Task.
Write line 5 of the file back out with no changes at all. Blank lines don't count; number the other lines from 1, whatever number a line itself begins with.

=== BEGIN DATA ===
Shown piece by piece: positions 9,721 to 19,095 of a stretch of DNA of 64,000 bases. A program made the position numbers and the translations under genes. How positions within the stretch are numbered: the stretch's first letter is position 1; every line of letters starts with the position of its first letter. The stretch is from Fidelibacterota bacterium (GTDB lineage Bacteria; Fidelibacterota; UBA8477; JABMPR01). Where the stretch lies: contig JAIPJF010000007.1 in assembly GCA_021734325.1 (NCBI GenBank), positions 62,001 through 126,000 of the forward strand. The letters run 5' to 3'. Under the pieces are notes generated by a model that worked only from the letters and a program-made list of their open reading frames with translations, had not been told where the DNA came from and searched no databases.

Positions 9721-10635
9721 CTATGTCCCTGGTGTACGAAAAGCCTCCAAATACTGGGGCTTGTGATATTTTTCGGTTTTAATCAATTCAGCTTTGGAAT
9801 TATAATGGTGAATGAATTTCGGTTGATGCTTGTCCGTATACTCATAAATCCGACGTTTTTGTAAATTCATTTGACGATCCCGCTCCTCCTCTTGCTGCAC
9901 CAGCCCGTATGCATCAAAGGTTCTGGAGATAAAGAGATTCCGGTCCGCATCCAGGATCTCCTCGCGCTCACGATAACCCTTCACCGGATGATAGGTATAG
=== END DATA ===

9901 CAGCCCGTATGCATCAAAGGTTCTGGAGATAAAGAGATTCCGGTCCGCATCCAGGATCTCCTCGCGCTCACGATAACCCTTCACCGGATGATAGGTATAG